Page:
My recently-purchased car has Bluetooth built-in to let me use my phone hands-free from the steering wheel, as do most cars coming off the line new these days. The one issue is that there’s no way to activate Siri using the car’s default controls, which is another unfortunately common thing for modern cars and aftermarket Bluetooth stereo kits. But Plano, Texas-based Beanco Technology offers a really simple solution to fix that called the Mobile Home, in the most minimalist way possible.
A lot of gadgets come through my office, and generally speaking, if they have terribly punny names like “Mobile Home” and come from a website that looks like this one, I’m inclined to pass on writing them up. But the Mobile Home impressed by how easily it added a much-need feature lacking from my in-car Bluetooth system, without requiring me to do anything more than pair a Bluetooth device to my iPhone (so long as you’ve already also paired your phone with your in-car system).
What it is
A small rectangular black box with what looks like a design copyright-infringing Home button, which acts just the same as the one built into your iPhone device.
Who it’s for
Anyone with a car stereo or hands-free system, factory or aftermarket, that allows you to do everything except call up Siri from existing steering wheel-mounted controls.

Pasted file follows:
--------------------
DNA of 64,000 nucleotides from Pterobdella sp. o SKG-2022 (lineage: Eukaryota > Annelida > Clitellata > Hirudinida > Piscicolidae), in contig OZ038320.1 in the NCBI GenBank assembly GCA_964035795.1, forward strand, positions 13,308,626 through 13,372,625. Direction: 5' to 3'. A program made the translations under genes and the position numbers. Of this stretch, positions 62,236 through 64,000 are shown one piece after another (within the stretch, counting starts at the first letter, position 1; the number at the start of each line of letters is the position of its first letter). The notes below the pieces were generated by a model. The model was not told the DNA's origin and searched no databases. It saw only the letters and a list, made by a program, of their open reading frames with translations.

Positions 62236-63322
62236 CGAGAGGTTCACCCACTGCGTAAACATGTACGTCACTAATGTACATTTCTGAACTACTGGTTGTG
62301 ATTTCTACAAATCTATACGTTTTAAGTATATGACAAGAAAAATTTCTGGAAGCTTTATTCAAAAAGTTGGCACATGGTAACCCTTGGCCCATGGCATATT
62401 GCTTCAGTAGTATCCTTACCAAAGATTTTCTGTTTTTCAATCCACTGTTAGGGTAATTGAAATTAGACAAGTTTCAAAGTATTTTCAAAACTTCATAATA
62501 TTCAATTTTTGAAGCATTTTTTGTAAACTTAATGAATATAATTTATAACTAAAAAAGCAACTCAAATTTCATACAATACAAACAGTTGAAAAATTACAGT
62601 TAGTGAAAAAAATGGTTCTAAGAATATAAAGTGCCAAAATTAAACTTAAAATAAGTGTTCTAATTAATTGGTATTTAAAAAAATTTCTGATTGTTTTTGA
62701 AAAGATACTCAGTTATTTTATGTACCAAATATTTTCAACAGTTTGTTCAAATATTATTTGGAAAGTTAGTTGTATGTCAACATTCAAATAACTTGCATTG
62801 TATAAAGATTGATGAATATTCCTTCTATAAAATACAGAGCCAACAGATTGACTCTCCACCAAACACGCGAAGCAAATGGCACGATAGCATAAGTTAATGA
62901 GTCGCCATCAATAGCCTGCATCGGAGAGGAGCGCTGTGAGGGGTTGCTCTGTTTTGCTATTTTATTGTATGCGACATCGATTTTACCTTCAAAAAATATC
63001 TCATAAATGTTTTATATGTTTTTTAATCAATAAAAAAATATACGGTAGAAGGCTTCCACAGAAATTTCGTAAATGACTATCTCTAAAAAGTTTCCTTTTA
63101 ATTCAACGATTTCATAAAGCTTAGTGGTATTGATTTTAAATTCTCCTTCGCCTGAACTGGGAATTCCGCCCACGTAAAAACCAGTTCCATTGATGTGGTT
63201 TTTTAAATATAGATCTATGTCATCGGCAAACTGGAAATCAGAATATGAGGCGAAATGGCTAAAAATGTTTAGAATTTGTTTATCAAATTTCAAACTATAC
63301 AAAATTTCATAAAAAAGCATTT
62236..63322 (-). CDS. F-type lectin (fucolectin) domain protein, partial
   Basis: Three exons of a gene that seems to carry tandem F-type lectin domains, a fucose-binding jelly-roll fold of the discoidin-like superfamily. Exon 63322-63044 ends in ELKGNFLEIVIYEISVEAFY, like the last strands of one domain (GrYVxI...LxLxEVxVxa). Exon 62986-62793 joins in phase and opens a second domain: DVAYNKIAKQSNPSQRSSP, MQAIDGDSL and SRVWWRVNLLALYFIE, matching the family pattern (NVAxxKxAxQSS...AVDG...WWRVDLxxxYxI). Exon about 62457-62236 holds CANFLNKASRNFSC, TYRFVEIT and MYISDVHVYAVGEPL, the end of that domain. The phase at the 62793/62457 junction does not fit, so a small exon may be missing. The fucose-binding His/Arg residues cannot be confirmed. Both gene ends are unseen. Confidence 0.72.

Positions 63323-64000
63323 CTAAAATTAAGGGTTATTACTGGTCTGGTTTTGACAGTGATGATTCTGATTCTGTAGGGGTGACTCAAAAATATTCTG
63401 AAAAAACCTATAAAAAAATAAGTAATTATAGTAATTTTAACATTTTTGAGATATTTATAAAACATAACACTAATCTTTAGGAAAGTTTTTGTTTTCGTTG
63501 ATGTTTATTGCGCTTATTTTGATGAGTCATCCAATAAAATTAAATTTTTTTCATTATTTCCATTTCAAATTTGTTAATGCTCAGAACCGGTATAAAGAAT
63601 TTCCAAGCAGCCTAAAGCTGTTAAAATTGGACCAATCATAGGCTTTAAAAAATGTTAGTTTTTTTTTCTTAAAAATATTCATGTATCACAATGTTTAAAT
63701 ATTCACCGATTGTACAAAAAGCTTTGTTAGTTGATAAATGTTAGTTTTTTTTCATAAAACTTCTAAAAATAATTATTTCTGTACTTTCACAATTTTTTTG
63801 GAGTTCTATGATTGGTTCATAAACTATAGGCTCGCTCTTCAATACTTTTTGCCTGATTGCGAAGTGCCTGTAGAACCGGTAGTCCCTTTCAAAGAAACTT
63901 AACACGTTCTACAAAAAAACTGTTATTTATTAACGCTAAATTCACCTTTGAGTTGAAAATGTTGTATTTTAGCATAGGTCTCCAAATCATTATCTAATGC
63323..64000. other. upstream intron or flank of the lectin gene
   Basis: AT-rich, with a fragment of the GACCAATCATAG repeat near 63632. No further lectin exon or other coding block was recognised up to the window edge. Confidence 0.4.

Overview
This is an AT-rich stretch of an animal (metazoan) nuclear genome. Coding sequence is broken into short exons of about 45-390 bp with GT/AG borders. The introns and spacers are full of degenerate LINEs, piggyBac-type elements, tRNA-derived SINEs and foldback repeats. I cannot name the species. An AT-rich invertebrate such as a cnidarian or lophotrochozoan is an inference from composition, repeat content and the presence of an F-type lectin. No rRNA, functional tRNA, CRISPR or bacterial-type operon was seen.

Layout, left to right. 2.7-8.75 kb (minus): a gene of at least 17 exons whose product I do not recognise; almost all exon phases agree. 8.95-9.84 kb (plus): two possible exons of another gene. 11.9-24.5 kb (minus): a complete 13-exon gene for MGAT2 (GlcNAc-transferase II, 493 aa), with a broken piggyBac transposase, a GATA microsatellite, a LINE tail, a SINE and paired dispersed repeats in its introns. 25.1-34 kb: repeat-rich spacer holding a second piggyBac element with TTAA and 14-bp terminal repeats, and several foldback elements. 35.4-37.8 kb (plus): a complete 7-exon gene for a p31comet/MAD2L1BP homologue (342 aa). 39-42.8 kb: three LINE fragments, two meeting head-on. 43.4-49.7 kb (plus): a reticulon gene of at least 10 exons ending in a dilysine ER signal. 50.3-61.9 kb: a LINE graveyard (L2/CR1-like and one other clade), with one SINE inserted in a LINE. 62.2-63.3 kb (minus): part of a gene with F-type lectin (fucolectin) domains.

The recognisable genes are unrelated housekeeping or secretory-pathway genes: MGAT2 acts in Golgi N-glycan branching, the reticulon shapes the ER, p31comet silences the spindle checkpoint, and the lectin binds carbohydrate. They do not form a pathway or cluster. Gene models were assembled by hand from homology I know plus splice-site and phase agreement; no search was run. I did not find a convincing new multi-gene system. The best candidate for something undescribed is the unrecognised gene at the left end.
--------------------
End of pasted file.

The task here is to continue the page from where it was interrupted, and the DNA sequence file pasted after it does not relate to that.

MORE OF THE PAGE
What it does
Using either the metal clip mount, or the included Velcro attachment kit, you fasten it either to your sun visor or dash, effectively adding a nice big Home button to the in-car controls in a place that’s easy to reach without taking your eyes off the road. Just like with the iPhone itself, you long press the Mobile Home to bring up Siri, double-click to activate lock screen audio controls, and single-click to wake the display. The iPhone sees it as a Bluetooth keyboard, which means you can’t use the on-screen one when it’s connected, but that’s not something you’re ever supposed to do while driving anyway.
My main complaint with the Mobile Home is that it’s expensive, at an MSRP of $79 (though the “special launch price” of $59 seems to be pretty permanent). But if this is the one piece that’s missing from your ideal in-car hands-free setup, then it does the job better than most, and even incorporates things like an auto-off function that means the battery lasts between six months and a year under normal use conditions. Sometimes looks can be deceiving, and behind Beanco’s somewhat amateurish presentation, there’s a handy little gadget that does its job simply and well.